We didn't have remotes for televisions (remember foil on the rabbit ears?).  No computer, internet, smartphones, alexa etc.

Our social media was going outside and playing with the neighborhood kids until dark.  Kids hardly ever go outside anymore.

Preparing a meal these days is as easy as tossing something in the microwave or calling DoorDash.

Although technology has greatly helped society.  In some ways, it's done more harm than good.
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#5
(02-20-2020, 04:35 AM)Dkillo Wrote: You guys speaking about your grandparents brings back some memories.  Both sets of my grandparents were farmers.  As a kid, my parents would take me to help them.  I called one set of grandparents, grandmama & granddaddy, and the other set maw maw and paw paw.  Granddaddy taught me how to drive a tractor when I was 7-8 years old.  He'd let me do things like mow his farm, disc his garden and haul things with his old army trailer.

Now my paw paw, on the other hand, was a bit meaner.  He'd have me out in the fields hand-picking vegetables.  I don't know if any of you have ever picked okra by hand but I don't recommend it.  I got itchy all over.

I often tell my girls that they have no clue how easy they have it these days.  Yes, I remember my parents telling me the same things.  It just seems more prevalent these days with all the advancements in technology.

We didn't have remotes for televisions (remember foil on the rabbit ears?).  No computer, internet, smartphones, alexa etc.

Our social media was going outside and playing with the neighborhood kids until dark.  Kids hardly ever go outside anymore.

Preparing a meal these days is as easy as tossing something in the microwave or calling DoorDash.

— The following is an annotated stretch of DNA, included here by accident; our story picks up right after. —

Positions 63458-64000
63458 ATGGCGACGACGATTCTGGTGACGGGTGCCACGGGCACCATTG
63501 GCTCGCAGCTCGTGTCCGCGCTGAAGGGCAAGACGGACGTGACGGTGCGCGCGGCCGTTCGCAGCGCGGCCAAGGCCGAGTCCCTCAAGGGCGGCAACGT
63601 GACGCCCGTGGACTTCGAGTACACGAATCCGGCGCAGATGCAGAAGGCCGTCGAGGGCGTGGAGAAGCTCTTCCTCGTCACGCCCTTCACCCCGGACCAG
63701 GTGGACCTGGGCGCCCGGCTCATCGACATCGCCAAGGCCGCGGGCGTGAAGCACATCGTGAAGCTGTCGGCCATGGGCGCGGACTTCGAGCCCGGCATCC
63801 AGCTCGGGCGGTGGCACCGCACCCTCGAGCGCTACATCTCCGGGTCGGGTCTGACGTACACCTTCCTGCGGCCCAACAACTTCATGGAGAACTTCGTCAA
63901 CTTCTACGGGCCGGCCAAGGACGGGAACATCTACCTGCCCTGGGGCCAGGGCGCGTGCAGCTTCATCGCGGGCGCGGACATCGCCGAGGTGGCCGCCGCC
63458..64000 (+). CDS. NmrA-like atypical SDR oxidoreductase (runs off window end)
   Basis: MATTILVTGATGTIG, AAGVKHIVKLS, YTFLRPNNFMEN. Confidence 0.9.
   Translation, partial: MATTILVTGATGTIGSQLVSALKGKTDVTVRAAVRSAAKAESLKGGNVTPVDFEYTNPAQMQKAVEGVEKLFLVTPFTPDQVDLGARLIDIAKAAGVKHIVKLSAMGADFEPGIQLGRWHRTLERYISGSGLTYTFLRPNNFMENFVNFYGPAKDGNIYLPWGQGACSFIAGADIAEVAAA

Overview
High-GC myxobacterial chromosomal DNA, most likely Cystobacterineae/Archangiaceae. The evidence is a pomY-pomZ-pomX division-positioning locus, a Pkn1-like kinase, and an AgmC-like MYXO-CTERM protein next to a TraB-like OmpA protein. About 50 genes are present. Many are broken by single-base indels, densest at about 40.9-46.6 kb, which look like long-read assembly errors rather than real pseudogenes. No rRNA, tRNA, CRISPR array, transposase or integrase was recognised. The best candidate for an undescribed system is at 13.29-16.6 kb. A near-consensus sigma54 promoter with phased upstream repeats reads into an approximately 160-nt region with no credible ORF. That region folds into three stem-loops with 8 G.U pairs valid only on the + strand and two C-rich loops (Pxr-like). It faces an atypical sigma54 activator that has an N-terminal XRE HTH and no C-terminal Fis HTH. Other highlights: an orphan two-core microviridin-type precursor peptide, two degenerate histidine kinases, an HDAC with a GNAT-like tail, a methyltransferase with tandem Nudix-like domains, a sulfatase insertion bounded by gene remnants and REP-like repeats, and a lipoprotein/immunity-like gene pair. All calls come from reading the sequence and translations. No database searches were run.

Although technology has greatly helped society.  In some ways, it's done more harm than good.


My grandmother grew up on a farm in Kansas. She was the youngest of 14 kids and all 14 graduated from college. She was a nurse in the Philippines during WWII and had to make an escape when Macarthur evacuated and declared "I shall return." After the war she taught jr. high math.

My loaf in the bread machine is almost done and every time I make a loaf in it I think of Grandma and the Little Red Hen. I just go to the store and buy a few things, then measure them out and dump them all in the machine and press a button and that's when I want to "work". I usually just buy a loaf of bread at the store. LOL
Get and spend Cow Chips just for being a Pheeds Phorum member...
(Never let anyone tell you that you shouldn't spend them all in one place.)
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#6
14 kids! Have mercy. They sure had large families back then. Living on a farm though, they weren't just having kids, they were making farmhands lol.
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#7
14 kids. My grandma had 14 kids as well. West Virginia.

Grandma owned a large two story house next to a coal mine. All of the kids, 12 girls and 2 boys, were 'hardy' to say the least. Grandma raised them to know what hard work was.

Homemade bread was Grandma's claim to fame. Old black cast iron ovens in the cellar and the girls worked in shifts. The coal mine picked up the bread 24 hours a day except for Sundays.